EAST VILLAGE, Manhattan (WABC) -- A residential meeting was held Sunday afternoon after dangerous levels of arsenic were found in the tap water at a NYCHA complex in the East Village.
More than 2,500 people living at the NYCHA complex have been told not to drink or cook with water from their taps.
Residents of the Jacob Riis Houses filled up carts on Saturday night with free cases of water.
Public Advocate Jumaane Williams is hoping residents of the Riis Houses follow suit and take advantage of portable water stations now set up.
This comes after officials warned residents in an emergency notice on Friday not to cook with or drink water coming from of their taps. Recent testing at the NYCHA complex in the East Village detected arsenic levels higher than the federal standard for drinking water.
On Saturday, the Manhattan Borough President tweeted that no arsenic contamination has been found in the surrounding neighborhood.
Mayor Adams has been stopping by the Riis Houses to assure residents the city is working on the problem, and is trying to keep them safe.
Neither the DEP nor NYCHA have said what might have caused the high levels, and residents wonder if all the construction could have anything to do with it.
Residents are terrified to use tap water to wash fruits and vegetables, let alone shower.
"My daughter was here (Sunday) morning, she couldn't bathe her son because the water came out and it went down and it was all sandy," resident Susie Levy said.
The mayor's office says NYCHA started testing the water last month at the complex after reports of the water looking unusual - that is when they discovered the high levels of arsenic. They said while there does not seem to be a connection between arsenic and cloudy water, it has since taken action to provide safe water while doing more testing to find the source.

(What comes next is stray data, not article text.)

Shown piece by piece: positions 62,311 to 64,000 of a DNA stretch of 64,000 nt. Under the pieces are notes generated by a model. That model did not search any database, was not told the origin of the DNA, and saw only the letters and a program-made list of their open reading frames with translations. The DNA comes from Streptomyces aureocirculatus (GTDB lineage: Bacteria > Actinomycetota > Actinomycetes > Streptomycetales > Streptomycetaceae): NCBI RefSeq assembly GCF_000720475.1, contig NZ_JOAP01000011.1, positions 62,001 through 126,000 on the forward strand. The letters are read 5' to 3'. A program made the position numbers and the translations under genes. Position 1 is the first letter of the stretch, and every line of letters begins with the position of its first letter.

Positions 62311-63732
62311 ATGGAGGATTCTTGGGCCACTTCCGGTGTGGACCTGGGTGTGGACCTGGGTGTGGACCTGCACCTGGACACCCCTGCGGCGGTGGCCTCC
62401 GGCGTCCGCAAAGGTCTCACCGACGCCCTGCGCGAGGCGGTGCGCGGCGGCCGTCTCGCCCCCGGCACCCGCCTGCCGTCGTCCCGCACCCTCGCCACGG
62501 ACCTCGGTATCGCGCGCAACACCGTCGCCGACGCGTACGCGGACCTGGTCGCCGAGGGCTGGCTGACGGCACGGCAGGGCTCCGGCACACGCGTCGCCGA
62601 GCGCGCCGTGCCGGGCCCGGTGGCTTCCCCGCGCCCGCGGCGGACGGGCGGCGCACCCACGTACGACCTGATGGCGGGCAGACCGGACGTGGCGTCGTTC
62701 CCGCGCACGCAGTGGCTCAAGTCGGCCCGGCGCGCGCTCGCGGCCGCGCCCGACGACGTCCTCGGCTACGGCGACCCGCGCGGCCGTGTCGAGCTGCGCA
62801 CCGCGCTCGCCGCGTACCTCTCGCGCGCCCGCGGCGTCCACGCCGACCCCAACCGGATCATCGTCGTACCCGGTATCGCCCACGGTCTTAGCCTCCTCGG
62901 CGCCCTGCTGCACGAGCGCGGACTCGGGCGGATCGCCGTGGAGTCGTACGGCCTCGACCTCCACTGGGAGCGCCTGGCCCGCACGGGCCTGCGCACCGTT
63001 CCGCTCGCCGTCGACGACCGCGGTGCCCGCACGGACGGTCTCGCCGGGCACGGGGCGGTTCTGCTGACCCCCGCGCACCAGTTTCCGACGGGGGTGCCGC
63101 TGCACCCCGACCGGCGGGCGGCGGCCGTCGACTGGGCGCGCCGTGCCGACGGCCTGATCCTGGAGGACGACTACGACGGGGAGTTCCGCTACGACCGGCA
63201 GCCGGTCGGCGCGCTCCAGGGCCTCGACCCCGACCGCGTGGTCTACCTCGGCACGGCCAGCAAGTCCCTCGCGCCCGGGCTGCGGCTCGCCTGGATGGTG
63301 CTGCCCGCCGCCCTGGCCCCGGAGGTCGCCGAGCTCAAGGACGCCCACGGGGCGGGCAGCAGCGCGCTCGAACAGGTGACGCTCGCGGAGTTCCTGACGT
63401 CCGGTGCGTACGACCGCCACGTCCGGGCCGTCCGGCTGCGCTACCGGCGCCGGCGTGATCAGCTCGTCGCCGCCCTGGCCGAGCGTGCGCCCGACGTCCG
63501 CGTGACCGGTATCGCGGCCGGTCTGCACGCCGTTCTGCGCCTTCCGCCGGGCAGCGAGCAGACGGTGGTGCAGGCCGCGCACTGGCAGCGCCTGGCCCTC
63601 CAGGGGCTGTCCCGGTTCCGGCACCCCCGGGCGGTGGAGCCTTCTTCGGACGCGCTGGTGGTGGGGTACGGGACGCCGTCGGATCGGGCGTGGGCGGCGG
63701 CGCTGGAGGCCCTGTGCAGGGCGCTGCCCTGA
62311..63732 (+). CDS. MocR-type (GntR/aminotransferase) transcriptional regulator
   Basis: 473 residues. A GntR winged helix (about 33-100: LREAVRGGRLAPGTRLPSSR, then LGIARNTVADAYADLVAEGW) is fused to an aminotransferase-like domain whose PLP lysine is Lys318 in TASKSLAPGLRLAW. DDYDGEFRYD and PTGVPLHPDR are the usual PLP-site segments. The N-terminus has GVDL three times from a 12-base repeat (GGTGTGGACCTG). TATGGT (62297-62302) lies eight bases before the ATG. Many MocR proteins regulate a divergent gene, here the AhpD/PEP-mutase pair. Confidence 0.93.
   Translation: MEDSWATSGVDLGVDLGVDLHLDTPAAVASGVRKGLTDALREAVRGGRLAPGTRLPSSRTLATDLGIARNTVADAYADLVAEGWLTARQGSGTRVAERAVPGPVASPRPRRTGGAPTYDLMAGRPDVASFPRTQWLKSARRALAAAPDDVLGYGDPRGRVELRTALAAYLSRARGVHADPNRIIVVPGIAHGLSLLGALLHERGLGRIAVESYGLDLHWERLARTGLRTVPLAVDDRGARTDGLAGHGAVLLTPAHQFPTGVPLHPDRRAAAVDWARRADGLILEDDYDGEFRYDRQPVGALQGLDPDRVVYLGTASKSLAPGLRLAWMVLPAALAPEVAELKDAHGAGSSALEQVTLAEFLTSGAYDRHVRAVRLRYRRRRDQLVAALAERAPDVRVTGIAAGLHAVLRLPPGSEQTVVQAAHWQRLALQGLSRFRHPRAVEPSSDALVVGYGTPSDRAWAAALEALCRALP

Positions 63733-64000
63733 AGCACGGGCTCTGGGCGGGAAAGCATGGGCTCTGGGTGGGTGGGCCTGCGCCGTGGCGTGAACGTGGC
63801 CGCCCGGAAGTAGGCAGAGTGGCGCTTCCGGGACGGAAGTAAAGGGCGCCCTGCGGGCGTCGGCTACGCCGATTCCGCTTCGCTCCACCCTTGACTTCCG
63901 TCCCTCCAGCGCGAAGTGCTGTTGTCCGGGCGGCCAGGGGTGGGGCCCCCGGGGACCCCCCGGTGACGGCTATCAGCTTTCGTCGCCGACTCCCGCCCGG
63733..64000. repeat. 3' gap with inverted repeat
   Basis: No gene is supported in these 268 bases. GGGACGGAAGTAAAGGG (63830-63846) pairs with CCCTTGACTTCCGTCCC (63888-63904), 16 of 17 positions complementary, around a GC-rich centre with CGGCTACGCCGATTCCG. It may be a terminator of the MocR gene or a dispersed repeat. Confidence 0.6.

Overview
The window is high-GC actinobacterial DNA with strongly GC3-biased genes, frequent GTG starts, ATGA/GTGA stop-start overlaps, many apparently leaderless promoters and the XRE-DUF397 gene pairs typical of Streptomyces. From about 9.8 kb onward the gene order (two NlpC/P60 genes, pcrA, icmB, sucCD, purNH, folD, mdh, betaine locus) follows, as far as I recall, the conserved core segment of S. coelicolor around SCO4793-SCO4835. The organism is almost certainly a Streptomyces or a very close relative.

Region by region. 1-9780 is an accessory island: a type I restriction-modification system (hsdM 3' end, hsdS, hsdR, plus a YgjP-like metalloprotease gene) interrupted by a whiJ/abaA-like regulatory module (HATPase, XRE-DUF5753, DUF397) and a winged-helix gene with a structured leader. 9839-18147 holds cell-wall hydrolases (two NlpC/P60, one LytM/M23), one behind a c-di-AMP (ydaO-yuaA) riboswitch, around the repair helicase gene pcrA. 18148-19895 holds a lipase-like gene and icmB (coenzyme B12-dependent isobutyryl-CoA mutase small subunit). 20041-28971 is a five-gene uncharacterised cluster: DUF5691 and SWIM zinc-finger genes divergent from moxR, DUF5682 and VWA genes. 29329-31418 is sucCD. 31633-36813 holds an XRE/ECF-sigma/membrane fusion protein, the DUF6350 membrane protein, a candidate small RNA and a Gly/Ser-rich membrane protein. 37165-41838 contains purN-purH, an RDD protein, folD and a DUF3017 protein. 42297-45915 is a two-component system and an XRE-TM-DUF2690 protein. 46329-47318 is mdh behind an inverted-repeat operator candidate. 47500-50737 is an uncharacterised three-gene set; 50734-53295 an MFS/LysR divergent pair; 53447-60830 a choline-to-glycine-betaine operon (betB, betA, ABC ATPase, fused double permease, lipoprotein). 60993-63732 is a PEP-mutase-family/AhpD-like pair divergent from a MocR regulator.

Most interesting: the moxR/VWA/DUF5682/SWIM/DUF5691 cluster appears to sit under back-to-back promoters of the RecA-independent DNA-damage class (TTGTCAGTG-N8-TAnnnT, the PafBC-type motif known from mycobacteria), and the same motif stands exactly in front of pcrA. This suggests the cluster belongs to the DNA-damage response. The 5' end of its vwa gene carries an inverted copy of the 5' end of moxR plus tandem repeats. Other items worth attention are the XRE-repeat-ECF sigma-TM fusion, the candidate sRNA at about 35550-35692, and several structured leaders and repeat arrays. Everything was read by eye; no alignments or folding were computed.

"I do have concern of why it took so long to go from August 3rd to the 13th for additional test and why it would additional 10/12 days after that for results, that is a problem," NYC Pubblic Advocate Jumaane Williams said.
Late Sunday afternoon the city said new results yesterday did not detect arsenic from the water source entering the building and from the main line, hence why Williams is able to do this.
What's happening after the water flows through the buildings is still not clear.
"I used to go to a third world country when I was younger, Dominican Republic is my home country and there you can't drink the house water so it kind of feels like we are regressing as a culture, as an advanced civilization," resident Kelly Guillon said.
The work is a direct result of the flooding after Hurricane Sandy, to protect residents from, of all things - water.